Intel Pentium D 805 - Dual Core on a Budgetby Anand Lal Shimpi on April 7, 2006 12:00 AM EST
- Posted in
As always, we measured power consumption of the entire system at the wall outlet. First up is power consumption with the test system at idle. Here AMD's Cool 'n Quiet and Intel's EIST really come into play and do their best to reduce power consumption:
As you can expect, based on the old 90nm Smithfield core, the Pentium D 805 isn't exactly the coolest running chip on the block. In fact, the Athlon 64 3000+ consumes less power under full load than the Pentium D 805 does with both of its cores idling. Note that the higher power consumption on the two Opteron parts is because Cool 'n Quiet would not work with the Opterons on our test platform.
The picture doesn't get any prettier under full load. If you're expecting the Pentium D 805 to be a cool running, quiet chip, you're going to be sorely disappointed. If power consumption matters to you then you're far better off with a Pentium D 900 series or an Athlon 64 X2.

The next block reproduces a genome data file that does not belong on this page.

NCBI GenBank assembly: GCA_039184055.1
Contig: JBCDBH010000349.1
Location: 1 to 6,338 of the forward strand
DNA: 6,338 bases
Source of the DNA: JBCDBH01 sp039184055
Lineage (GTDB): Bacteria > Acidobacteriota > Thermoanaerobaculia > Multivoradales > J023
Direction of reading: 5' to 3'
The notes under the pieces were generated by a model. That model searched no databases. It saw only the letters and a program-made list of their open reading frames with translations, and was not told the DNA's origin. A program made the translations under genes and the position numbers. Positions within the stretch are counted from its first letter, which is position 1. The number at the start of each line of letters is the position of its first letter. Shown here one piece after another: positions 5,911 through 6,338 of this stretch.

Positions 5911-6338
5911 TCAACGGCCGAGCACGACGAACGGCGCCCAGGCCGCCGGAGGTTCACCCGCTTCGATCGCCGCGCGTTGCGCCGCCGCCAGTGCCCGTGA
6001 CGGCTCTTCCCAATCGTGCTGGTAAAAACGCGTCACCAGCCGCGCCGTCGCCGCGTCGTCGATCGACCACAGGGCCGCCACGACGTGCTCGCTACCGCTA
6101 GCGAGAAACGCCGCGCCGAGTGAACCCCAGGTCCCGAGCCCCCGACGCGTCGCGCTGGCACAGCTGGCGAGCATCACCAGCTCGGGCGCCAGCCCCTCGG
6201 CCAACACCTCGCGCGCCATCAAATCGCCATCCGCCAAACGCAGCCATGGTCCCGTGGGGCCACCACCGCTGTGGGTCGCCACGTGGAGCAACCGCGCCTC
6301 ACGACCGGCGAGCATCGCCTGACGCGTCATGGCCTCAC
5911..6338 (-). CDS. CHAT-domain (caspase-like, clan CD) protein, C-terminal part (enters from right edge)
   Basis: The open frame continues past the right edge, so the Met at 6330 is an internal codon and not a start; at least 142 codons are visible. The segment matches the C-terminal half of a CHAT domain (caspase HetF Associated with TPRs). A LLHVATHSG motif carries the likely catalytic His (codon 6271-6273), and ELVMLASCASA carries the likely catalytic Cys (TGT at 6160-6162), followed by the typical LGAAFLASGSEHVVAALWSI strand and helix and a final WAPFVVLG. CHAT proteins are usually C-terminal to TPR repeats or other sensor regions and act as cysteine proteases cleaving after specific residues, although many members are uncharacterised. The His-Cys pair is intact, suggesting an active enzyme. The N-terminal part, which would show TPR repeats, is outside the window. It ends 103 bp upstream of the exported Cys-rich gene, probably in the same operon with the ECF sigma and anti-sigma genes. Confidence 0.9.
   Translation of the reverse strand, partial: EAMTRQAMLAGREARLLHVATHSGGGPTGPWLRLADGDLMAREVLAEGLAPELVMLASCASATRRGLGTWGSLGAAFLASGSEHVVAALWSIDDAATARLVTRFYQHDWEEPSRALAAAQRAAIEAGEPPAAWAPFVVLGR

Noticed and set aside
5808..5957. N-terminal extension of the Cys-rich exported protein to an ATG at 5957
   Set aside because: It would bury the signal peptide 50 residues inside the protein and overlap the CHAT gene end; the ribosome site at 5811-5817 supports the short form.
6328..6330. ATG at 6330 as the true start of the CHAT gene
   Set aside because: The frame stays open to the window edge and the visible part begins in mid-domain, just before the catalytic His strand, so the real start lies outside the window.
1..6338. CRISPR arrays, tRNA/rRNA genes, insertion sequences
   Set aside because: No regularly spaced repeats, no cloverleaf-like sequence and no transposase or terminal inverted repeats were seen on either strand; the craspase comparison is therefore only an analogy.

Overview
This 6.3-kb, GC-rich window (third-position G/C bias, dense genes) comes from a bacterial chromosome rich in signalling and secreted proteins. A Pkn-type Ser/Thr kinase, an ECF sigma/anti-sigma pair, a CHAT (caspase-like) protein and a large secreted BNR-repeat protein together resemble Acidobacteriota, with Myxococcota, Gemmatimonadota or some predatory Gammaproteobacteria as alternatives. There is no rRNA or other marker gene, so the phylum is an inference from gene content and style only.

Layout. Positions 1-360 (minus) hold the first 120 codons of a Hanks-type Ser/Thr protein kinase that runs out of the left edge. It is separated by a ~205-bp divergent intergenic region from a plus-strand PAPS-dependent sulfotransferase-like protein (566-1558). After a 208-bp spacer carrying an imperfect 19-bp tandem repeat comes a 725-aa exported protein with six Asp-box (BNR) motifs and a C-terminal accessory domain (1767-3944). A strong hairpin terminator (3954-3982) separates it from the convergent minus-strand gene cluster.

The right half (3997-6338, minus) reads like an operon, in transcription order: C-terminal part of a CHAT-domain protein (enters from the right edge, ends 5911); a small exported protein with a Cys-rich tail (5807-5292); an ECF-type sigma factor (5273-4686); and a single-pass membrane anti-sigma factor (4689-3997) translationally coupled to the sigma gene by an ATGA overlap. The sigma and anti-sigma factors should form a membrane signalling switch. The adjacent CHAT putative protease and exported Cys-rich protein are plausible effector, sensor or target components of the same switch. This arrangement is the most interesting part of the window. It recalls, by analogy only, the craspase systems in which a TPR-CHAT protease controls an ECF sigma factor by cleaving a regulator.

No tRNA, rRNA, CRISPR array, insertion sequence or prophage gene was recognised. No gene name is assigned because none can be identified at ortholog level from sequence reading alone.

Looking at the long-term prospects, power costs money, so how long will it be before the lower power X2 3800+ reaches the break-even point? If we go with a typical $.10 per kWHr, the X2 3800+ consumes 37W less at idle and 48W less at full load. If that seems like a lot of power initially, it actually only works out to $32-$42 per year, running both systems 24/7. That means you're looking at a minimum of four years to reach equivalence in price+power. What about the 920 versus 805 power costs? The difference there is even less in terms of power use, so even at full load you're looking at $16 per year, or seven years to reach the break-even point.
Of course, you can't just look at power in most instances. The X2 3800+ will offer you faster performance during its lifetime, so it definitely warrants consideration. Lower power, lower heat, lower noise, and higher performance are all nice things to have.
Note: Pentium D 820 numbers were excluded from the power comparison due to technical difficulties with our test platform at the last minute. Based on the data here, you can expect it to consume more power than the Pentium D 805.